News Release

Billions to Subsidize Nuclear Energy


The New York Times reports today: “In a speech in Lanham, Md., Mr. Obama announced government approval of an $8.3 billion loan guarantee to help the Southern Company build two reactors in Burke County, Georgia, near Augusta.”

A former senior policy adviser to the U.S. Secretary of Energy and now a senior scholar at the Institute for Policy Studies, Alvarez just wrote the piece “Nukes Aren’t the Answer,” which states: “Wall Street has refused to finance nuclear power for more than 30 years, rendering new construction impossible. The Obama administration, in a move to placate Senate Republicans, proposes to fund new power reactors with some $54.5 billion in federal loan guarantees. Because of the way the guarantees are structured, the actual loans will be made by the Federal Financing Bank out of the U.S. Treasury. Last year, the Government Accountability Office estimated that these loans have more than a 50-50 chance of failing. … [D]espite Obama’s rhetoric about reshaping America’s energy future, he’s asking for a budget that would have the Energy Department continue to spend 10 times more on nuclear weapons than energy conservation.”

Kamps, a specialist in nuclear waste at Beyond Nuclear, said today: “President Obama’s nuclear loan guarantee now forces American taxpayers to bear 80 percent of the financial risks for two proposed new Toshiba-Westinghouse so-called ‘Advanced Passive (AP) 1000’ atomic reactors. The Japanese export bank will bear the financial risks for much of the rest. This leaves Southern Nuclear Company of Georgia free to engage in a ‘moral hazard’ with a radiological risk twist, given the major safety design flaw with the reactor’s shield building identified by the U.S. Nuclear Regulatory Commission just last October. Thus, taxpayers are damned if they do, damned if they don’t. If the reactors go belly-up, taxpayers will be on the hook for many billions in loan repayment. If the flawed design actually gets built and operates, communities downwind and downstream will be at radiological risk from tornadoes, earthquakes, hurricanes, or crashing airliners releasing catastrophic amounts of deadly radioactivity from the vulnerable reactors.”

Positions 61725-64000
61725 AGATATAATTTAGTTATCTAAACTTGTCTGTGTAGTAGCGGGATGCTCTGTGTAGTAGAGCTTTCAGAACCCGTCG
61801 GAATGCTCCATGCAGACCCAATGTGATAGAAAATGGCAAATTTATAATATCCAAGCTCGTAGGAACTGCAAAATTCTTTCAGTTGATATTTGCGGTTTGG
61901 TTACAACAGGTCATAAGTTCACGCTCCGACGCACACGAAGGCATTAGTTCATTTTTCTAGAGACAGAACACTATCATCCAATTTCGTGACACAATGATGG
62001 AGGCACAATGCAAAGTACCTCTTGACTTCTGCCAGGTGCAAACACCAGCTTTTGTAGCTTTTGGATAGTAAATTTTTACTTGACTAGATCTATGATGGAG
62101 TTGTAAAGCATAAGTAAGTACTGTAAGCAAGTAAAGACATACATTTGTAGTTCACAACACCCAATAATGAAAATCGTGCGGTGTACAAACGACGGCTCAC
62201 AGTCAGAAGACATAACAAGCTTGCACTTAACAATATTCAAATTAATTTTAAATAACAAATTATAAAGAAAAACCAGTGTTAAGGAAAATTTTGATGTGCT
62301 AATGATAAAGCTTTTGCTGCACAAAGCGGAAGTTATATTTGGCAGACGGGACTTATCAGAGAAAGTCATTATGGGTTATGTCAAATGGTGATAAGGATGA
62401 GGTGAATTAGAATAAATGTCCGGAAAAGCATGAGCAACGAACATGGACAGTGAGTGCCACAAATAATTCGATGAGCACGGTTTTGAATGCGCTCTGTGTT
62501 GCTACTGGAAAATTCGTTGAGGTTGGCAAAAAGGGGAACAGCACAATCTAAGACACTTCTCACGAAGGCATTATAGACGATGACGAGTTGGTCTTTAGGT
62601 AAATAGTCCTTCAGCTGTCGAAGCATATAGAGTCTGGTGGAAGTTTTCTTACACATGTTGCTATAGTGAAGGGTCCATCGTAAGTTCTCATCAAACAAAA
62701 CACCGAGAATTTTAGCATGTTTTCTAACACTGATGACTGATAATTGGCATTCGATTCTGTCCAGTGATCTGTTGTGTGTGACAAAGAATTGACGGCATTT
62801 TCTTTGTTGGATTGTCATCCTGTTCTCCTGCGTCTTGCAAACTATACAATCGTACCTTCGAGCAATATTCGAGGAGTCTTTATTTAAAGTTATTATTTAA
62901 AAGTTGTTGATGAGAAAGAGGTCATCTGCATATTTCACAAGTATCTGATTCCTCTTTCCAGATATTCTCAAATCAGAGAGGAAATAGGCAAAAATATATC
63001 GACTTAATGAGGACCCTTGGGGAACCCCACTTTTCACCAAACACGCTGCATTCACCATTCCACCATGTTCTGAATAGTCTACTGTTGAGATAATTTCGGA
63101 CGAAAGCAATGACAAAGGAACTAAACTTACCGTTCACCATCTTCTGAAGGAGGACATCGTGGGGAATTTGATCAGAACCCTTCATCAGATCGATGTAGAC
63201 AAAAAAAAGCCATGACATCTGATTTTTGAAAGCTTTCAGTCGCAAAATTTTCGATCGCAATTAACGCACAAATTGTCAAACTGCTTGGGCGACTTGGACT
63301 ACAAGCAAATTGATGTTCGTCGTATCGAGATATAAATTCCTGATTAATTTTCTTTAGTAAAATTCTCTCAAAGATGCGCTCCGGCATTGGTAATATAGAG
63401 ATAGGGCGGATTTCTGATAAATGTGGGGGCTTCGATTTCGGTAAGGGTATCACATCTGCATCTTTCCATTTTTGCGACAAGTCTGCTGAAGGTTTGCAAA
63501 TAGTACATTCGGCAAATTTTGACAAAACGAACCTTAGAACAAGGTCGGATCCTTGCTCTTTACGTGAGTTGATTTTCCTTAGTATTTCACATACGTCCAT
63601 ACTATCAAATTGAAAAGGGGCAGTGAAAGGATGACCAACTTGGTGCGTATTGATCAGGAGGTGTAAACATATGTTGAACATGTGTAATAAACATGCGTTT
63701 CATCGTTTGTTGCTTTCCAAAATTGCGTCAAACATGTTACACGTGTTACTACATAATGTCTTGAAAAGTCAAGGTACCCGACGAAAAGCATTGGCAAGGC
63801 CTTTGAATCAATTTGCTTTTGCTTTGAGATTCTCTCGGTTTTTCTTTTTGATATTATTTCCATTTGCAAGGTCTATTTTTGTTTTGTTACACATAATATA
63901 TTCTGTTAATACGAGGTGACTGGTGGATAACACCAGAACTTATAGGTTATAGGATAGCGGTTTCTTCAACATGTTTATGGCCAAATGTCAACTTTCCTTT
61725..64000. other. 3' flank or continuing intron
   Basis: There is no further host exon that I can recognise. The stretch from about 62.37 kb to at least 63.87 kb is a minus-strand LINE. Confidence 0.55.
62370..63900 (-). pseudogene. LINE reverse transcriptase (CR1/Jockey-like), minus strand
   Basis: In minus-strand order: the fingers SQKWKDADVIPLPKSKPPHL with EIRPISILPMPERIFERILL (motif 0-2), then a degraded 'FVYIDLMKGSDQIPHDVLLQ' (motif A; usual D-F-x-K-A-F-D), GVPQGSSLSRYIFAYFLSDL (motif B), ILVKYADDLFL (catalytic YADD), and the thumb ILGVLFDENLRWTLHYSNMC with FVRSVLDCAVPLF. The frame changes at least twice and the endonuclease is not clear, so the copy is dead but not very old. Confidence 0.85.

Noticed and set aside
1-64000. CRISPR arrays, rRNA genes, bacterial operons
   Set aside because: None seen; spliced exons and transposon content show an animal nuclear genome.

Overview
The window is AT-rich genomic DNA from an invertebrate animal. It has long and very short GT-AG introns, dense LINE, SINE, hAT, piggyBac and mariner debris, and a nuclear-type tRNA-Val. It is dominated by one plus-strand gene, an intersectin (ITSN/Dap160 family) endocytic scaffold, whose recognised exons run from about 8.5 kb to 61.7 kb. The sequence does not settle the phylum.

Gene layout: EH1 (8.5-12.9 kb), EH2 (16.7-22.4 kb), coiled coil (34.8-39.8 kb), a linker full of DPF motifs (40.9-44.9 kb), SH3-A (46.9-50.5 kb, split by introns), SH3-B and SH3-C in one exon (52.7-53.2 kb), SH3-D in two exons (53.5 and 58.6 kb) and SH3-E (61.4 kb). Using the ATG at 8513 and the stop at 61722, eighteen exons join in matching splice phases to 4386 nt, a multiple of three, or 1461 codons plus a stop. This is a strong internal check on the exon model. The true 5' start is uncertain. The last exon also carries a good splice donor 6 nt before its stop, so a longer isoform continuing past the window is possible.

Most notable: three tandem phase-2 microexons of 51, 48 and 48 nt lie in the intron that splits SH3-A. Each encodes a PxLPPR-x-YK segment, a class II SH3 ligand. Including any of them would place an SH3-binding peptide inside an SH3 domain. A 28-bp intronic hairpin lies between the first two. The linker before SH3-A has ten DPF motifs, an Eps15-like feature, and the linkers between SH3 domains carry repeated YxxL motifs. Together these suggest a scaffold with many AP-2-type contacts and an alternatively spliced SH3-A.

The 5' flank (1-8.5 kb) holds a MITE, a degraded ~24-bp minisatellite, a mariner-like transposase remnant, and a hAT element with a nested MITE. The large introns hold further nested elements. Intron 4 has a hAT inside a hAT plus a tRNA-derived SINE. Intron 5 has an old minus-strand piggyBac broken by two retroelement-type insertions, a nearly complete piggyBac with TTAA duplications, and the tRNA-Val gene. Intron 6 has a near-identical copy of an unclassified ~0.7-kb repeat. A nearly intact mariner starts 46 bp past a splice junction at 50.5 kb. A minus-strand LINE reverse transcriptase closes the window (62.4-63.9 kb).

For more information, contact at the Institute for Public Accuracy:
Sam Husseini, (202) 347-0020; or David Zupan, (541)